And of course, after a last example of an ancient work of art, we can pay attention to more contemporary items like postcards or pants – quite expensive and, to tell you the truth, not very… sexy!

The third problem is rather least interesting, but it says something about the way sexuality has been regarded and depicted over the centuries: very close to one of the bridges (Ponte allla Carraia), there is the statue of a person (probably Amerigo Vespucci from the 14th-15th centuries, but I’m not sure). Strangely enough, even when the depiction of penises was prohibited, the practice still remained, although in more hidden manners: the penis of the statue can be seen very well under the pants (last picture of this post)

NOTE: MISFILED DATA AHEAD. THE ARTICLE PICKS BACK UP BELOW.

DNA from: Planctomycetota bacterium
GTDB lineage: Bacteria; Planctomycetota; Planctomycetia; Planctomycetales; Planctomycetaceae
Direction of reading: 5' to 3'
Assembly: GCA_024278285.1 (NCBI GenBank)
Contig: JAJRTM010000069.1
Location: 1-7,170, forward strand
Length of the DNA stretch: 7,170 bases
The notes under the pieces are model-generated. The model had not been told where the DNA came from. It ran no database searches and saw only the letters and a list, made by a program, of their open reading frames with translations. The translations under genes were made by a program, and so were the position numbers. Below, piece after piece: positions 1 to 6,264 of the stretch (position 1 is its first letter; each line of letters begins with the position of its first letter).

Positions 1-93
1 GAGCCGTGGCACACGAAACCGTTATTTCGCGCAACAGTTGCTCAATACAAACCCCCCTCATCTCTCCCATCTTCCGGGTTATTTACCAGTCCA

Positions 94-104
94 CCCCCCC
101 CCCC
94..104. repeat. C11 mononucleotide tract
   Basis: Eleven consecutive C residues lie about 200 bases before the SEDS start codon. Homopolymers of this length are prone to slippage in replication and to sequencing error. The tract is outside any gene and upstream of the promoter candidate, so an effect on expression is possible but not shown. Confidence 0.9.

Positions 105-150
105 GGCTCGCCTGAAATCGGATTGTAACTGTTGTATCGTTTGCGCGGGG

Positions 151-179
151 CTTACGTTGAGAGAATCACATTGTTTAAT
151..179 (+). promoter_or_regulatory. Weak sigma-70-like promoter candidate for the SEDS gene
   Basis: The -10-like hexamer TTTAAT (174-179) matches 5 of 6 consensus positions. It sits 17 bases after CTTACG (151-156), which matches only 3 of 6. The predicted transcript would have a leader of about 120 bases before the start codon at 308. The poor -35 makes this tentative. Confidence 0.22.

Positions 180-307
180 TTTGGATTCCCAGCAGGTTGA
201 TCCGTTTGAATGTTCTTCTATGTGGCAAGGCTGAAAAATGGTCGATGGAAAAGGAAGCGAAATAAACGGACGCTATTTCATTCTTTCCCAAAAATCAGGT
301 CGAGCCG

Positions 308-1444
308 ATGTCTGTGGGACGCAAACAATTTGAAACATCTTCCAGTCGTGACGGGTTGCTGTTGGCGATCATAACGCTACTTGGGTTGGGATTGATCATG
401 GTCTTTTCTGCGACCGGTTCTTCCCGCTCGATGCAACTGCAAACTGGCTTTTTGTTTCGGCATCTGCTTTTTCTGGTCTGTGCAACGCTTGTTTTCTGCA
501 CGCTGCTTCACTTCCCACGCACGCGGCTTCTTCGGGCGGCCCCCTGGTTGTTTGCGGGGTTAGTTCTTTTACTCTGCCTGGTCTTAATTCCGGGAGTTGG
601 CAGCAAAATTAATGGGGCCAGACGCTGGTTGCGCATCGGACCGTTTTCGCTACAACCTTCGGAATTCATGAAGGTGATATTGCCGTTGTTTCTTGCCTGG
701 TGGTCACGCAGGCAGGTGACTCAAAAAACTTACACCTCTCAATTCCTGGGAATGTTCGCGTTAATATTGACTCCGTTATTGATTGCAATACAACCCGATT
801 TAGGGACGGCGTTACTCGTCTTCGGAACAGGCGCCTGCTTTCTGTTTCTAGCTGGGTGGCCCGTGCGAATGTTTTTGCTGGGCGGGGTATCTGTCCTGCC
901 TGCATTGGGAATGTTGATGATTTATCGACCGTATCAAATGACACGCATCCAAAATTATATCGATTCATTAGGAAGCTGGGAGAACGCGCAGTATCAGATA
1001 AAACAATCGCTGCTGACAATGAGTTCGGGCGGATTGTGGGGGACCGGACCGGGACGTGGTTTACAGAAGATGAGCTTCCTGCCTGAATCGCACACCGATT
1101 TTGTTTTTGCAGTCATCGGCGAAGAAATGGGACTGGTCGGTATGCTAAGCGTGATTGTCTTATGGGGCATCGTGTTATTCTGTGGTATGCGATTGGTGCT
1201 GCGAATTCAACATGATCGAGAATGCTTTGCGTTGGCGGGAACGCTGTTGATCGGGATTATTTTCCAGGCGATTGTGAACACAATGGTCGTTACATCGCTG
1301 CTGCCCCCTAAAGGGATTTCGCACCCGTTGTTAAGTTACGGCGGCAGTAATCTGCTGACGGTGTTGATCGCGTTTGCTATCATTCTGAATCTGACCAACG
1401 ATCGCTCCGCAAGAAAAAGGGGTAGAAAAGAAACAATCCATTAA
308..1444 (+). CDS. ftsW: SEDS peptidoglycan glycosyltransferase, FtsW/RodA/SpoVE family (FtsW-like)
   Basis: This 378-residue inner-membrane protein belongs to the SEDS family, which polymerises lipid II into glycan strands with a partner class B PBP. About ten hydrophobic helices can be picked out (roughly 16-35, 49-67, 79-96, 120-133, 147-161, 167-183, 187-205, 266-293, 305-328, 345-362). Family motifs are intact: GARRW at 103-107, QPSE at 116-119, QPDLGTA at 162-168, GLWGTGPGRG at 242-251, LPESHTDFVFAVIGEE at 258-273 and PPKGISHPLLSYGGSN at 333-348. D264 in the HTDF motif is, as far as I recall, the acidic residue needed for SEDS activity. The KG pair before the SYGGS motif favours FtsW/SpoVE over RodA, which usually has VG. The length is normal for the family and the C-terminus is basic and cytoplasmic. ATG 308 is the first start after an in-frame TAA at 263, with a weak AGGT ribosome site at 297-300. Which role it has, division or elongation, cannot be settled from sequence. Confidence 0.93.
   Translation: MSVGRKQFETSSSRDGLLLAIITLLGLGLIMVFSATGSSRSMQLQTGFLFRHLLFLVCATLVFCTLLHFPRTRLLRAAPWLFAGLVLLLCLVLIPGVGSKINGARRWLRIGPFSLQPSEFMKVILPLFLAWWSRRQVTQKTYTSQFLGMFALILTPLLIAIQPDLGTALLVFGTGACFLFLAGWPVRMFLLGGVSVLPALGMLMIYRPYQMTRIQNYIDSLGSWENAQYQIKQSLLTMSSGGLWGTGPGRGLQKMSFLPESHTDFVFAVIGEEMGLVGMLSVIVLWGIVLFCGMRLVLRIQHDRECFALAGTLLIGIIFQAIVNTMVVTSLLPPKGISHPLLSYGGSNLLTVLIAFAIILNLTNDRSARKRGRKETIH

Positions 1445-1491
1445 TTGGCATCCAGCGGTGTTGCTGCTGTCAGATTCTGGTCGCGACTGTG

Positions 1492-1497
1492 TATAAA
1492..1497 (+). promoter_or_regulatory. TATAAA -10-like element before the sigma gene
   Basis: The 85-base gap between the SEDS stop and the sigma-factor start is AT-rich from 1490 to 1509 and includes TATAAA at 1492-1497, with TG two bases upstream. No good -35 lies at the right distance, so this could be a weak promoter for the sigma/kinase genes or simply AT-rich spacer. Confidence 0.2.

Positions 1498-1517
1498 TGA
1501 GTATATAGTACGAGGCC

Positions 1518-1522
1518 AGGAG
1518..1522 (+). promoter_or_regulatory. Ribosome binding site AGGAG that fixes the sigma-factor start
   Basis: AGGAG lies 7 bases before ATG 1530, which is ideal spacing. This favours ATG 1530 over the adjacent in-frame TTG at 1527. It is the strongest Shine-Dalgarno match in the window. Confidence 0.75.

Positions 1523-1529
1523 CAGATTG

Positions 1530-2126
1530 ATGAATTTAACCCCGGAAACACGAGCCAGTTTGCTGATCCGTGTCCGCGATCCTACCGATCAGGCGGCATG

Finally, the last problem is related to the depiction of women’s vulvae: I was not able to find any such representation in Florence’s statues. Since the breasts are of course very well represented, it is strange that at the imaginary level they are more important than the vulvae. If for the Roman and Greek imaginary man’s sexuality was represented by his penis, woman’s sexuality was represented by breasts but not by the vulva. I would really like to know why (the woman’s sexuality will be the subject of a special post, on Monday).

Point & shoot camera (Nikon Coolpix L100) & photos worked in Gimp.


2 thoughts on “My Florence (4): The Flags of Our Fathers

  1. I stumbled upon your post quite by accident, and was intrigued. Having studied the culture and art from the ancient Romans through Medieval Age and the Renaissance, I have some ideas…

    Generally speaking, depiction of a penis was rarely seen as sexual. In ancient times, phallic symbols adorned homes and businesses as a good-luck charm, as well as a charm to ensure regeneration (of crops, food sources, etc.).